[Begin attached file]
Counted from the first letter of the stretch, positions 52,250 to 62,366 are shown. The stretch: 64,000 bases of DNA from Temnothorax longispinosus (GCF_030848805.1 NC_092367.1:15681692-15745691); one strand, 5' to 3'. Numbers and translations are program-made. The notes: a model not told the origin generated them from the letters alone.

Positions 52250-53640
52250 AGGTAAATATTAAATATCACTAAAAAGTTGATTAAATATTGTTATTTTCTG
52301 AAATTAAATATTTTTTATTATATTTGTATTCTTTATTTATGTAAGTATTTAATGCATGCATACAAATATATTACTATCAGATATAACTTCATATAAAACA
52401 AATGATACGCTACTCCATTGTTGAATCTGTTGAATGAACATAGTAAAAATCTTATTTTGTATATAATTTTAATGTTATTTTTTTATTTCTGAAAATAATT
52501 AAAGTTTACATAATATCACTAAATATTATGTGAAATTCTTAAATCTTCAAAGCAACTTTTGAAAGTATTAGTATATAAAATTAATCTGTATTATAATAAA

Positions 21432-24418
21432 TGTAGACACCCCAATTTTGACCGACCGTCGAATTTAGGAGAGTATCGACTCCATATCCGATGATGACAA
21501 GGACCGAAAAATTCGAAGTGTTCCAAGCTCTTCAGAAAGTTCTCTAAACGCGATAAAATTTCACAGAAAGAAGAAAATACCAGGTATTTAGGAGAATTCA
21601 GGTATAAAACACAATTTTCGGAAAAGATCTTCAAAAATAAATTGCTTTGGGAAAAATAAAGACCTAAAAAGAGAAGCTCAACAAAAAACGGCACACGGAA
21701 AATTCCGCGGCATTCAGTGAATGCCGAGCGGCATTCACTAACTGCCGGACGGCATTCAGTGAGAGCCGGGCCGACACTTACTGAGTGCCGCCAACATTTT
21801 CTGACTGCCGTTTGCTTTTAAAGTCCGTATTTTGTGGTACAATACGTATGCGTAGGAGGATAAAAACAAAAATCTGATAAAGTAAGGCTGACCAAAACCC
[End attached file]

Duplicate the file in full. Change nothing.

Counted from the first letter of the stretch, positions 52,250 to 62,366 are shown. The stretch: 64,000 bases of DNA from Temnothorax longispinosus (GCF_030848805.1 NC_092367.1:15681692-15745691); one strand, 5' to 3'. Numbers and translations are program-made. The notes: a model not told the origin generated them from the letters alone.

Positions 52250-53640
52250 AGGTAAATATTAAATATCACTAAAAAGTTGATTAAATATTGTTATTTTCTG
52301 AAATTAAATATTTTTTATTATATTTGTATTCTTTATTTATGTAAGTATTTAATGCATGCATACAAATATATTACTATCAGATATAACTTCATATAAAACA
52401 AATGATACGCTACTCCATTGTTGAATCTGTTGAATGAACATAGTAAAAATCTTATTTTGTATATAATTTTAATGTTATTTTTTTATTTCTGAAAATAATT
52501 AAAGTTTACATAATATCACTAAATATTATGTGAAATTCTTAAATCTTCAAAGCAACTTTTGAAAGTATTAGTATATAAAATTAATCTGTATTATAATAAA

Positions 21432-24418
21432 TGTAGACACCCCAATTTTGACCGACCGTCGAATTTAGGAGAGTATCGACTCCATATCCGATGATGACAA
21501 GGACCGAAAAATTCGAAGTGTTCCAAGCTCTTCAGAAAGTTCTCTAAACGCGATAAAATTTCACAGAAAGAAGAAAATACCAGGTATTTAGGAGAATTCA
21601 GGTATAAAACACAATTTTCGGAAAAGATCTTCAAAAATAAATTGCTTTGGGAAAAATAAAGACCTAAAAAGAGAAGCTCAACAAAAAACGGCACACGGAA
21701 AATTCCGCGGCATTCAGTGAATGCCGAGCGGCATTCACTAACTGCCGGACGGCATTCAGTGAGAGCCGGGCCGACACTTACTGAGTGCCGCCAACATTTT
21801 CTGACTGCCGTTTGCTTTTAAAGTCCGTATTTTGTGGTACAATACGTATGCGTAGGAGGATAAAAACAAAAATCTGATAAAGTAAGGCTGACCAAAACCC